Moritz Heinrich Romberg

From Wikipedia, the free encyclopedia
Jump to: navigation, search
Moritz Heinrich Romberg

Moritz Heinrich Romberg (1795 – 1873) was a Jewish physician from Berlin who published his classic textbook in sections between 1840 and 1846; Edward Henry Sieveking translated it into English in 1853. His nephew was Eduard Heinrich Henoch, who was known for describing Henoch–Schönlein purpura.

He described what is now universally recognised as "Romberg's sign" in his original account of tabes dorsalis (a disease caused by syphilis damaging the back of the spinal cord). He related early symptoms as: " The feet feel numbed in standing, walking or lying down, and the patient has the sensation as if they were covered in fur; the resistance of the ground is not felt..."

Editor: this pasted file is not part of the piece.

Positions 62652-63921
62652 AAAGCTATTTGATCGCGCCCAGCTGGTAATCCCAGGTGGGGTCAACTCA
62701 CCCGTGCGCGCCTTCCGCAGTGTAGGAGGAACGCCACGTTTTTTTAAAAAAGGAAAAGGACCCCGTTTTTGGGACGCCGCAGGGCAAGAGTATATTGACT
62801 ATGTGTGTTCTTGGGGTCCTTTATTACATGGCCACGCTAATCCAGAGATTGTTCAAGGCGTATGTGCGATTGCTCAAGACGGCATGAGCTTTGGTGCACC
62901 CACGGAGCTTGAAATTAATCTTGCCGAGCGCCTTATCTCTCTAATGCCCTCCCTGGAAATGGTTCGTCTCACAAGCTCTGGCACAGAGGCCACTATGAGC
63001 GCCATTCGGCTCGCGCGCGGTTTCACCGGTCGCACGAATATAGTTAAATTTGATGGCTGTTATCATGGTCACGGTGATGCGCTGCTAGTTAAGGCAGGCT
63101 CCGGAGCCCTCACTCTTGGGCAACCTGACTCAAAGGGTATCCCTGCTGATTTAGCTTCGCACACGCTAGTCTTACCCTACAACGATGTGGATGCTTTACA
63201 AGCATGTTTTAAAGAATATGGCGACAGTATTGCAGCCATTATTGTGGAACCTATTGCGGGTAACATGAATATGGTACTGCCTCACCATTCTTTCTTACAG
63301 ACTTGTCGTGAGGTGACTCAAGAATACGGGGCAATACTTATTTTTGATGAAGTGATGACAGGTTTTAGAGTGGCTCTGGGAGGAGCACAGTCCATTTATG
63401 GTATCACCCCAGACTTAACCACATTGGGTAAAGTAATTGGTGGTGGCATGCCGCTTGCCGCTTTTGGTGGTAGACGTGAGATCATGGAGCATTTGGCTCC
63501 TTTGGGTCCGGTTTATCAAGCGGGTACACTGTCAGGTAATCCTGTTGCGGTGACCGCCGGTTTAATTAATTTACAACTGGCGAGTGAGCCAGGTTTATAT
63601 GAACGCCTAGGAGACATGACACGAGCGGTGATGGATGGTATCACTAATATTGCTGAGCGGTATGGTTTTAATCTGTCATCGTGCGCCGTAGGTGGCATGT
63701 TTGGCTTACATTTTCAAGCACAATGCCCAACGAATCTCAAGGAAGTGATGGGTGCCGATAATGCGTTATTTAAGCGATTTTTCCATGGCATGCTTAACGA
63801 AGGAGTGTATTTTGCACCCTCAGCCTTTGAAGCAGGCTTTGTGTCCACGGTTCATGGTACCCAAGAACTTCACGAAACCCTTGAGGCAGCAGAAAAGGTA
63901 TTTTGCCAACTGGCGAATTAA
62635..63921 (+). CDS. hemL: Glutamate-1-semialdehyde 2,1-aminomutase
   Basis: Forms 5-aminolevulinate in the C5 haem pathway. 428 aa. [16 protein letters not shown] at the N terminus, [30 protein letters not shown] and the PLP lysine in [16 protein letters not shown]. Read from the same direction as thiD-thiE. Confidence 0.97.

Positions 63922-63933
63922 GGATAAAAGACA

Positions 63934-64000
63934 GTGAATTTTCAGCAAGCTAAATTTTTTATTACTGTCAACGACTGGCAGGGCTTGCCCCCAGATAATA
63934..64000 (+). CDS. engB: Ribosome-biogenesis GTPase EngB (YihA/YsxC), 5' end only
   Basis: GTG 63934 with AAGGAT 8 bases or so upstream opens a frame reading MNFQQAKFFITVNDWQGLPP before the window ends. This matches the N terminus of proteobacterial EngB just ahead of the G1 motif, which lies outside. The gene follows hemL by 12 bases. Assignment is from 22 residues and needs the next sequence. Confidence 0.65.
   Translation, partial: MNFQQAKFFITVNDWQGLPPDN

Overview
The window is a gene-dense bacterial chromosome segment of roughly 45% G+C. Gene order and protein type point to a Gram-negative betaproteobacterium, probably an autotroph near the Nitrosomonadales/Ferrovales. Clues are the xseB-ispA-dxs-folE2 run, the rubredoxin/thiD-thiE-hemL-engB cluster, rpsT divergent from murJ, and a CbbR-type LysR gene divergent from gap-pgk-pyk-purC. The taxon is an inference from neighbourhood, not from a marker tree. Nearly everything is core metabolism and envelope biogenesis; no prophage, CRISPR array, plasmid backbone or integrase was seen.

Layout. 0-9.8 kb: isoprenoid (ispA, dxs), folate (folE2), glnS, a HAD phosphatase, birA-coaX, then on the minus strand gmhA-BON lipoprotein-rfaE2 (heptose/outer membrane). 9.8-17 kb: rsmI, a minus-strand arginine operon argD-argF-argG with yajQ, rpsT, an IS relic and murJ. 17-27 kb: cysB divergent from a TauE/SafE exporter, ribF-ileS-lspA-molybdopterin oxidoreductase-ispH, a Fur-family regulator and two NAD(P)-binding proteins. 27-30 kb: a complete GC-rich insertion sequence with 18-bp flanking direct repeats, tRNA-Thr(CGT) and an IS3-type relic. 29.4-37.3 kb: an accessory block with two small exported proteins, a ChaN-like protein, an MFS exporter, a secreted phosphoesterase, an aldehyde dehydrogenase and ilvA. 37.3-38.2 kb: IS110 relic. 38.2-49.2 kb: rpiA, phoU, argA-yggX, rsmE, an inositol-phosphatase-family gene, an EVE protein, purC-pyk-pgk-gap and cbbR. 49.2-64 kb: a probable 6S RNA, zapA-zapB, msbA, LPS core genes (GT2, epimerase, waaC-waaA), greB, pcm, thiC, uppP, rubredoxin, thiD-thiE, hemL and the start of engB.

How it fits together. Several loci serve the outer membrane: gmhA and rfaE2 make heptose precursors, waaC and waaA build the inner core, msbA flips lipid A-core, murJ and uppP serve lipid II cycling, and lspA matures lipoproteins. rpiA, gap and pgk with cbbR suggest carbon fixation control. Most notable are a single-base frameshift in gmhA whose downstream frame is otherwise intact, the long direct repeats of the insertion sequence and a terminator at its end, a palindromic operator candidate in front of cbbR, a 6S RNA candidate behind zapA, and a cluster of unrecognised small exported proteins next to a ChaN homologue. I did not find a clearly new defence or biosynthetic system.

Romberg's sign he described (Pearce JMS. Romberg's Sign. J Neurology neurosurgery & Psychiatry 1993; 56 :51.) as: "The gait begins to be insecure... he puts down his feet with greater force...The individual keeps his eyes on his feet to prevent his movements from becoming still more unsteady. If he is ordered to close his eyes while in the erect posture, he at once commences to totter and swing from side to side; the insecurity of his gait also exhibits itself more in the dark." Romberg had not observed this in other paralyses.

The unsteadiness with eyes closed (sensory ataxia), relates to loss of sense of position in the legs and feet that are normally compensated for by the patient who uses vision to provide that information. But when the eyes are closed or in the dark, the loss of sense of position causes unsteadiness and sometimes falls, as Romberg described.

He was one of a tiny number of truly innovative neurologists in Europe who in the 1820-50 period introduced order and clinical observation and deduction into what was then an elementary discipline.

See also[edit]

External links[edit]